in it swim creatures too small to see, but to the naked eye it looks clear.
It flows, eddies and swells - birds swoop in it so you can tell.

Of course, the ocean has issues - it's hardly news - corrosion, erosion, sharks and drowning - and the way the ocean lets the moon and air push it around.

What I love most is its motion, and how it reflects the sun and the moon.
Did I mention that hanging-out by the ocean makes for a pleasant afternoon?
BLT Marriam Webster word of the day challenge: Fawn: to show excessive affection.
Katie Jan 2022
I hear them all out there
On dates, in love, thriving.
I think they all judge me,
Pity me for just surviving.

But last I checked, it's my decision
As to if my life's worthwhile,
And frankly right now I'm content.
I'm living my life in style.

I've a big fluffy shark here,
Sitting in my arms,
Underneath a warm cover,
And free from your qualms.

I'm the one thriving.
You wish you were me
'Cause my soul is jiving.
Payton Hayes Feb 2021
He stared down
                into the dark, twisting waves, as if
a voice spoke to him from
                                                         the watery depths

                                            It seemed to pull him in and
                                                                                              pool in him.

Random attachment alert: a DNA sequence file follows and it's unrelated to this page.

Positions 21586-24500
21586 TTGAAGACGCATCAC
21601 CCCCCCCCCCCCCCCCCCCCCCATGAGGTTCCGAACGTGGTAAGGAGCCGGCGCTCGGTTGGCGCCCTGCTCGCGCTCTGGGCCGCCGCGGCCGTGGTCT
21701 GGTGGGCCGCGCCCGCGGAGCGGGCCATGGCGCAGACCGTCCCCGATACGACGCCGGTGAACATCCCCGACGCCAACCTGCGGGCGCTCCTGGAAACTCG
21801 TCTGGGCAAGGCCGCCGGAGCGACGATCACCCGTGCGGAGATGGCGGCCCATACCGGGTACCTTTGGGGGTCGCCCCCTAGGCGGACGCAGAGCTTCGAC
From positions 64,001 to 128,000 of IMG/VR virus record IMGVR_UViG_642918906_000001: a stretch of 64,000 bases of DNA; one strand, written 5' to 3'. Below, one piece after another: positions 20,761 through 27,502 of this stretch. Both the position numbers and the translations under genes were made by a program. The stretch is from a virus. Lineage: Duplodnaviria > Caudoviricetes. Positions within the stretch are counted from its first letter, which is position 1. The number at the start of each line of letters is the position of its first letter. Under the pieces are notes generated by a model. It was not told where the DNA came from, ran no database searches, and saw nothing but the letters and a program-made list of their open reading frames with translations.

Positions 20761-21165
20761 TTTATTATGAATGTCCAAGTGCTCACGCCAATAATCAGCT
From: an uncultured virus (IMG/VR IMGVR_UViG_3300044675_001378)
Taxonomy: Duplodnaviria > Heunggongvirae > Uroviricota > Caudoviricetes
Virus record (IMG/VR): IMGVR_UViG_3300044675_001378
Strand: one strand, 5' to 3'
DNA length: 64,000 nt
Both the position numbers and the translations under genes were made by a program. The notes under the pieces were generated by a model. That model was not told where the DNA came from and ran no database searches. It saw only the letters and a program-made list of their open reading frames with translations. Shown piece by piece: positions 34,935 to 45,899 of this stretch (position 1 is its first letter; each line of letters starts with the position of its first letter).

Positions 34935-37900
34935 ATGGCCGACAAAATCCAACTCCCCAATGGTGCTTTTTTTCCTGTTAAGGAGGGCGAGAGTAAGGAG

It swam circles
          in his curiosity.

The Sun stabbed at the waves, washing rainbows     over
glimmering abalone.
                Translucent bubbles danced
in its light.
Fishbones lay quietly on the ocean floor, forgotten.
                                                                                   Starfish whispered to him, tales
of how they had lost their arms to the
                      creatures that walk in the sun.

                                                        Urchins complained about the oil pooling in their waters.
Sharks gave him the silent treatment.
And despite the fact that he too had legs and walked in the sunlight,

                               he knew he was not made for the sun,
                      but for the sea.
                                                            And the waves whispered his name with
salt and foam.
This poem was written in 2016.
"Sea" was published in Rose State College's Pegasus 2016.
Can't cut through
Lost my even keel
Just blackness below
and sharks at heel
Could tread forward
Rather flip the wheel
Run her aground
Taste the bite of the steel
Let the waves crash over
and the chain unreel
Until the deep takes me whole
and I can no longer feel
The grip of the truth
and the horror of the real
I'd like my mind to fade
give it some time to heal
دema flutter Aug 2020
trusting someone

is like

jumping in the middle of the ocean,

hoping you know how to swim.
Hamad Apr 2020
Rupi Kaur once wrote
"Your absence is a missing limb"

and there are sharks,
around my bleeding heart.
Makayla Jordan Mar 2020
i used to save the messages where you complimented me
told me i was
how my smile could warm the seven seas
things that I’d never heard before
so I would save them
because I thought I’d never hear these things again
now those messages hold up space
in my phone
because now I see the sharks you hid underneath the sea
and those words ate me up
Fey Feb 2020
sharks are passing through my brain,
for a second I thought they were beautiful.
but as I looked up again,
they were consuming my happiness away.

© fey (27/11/19)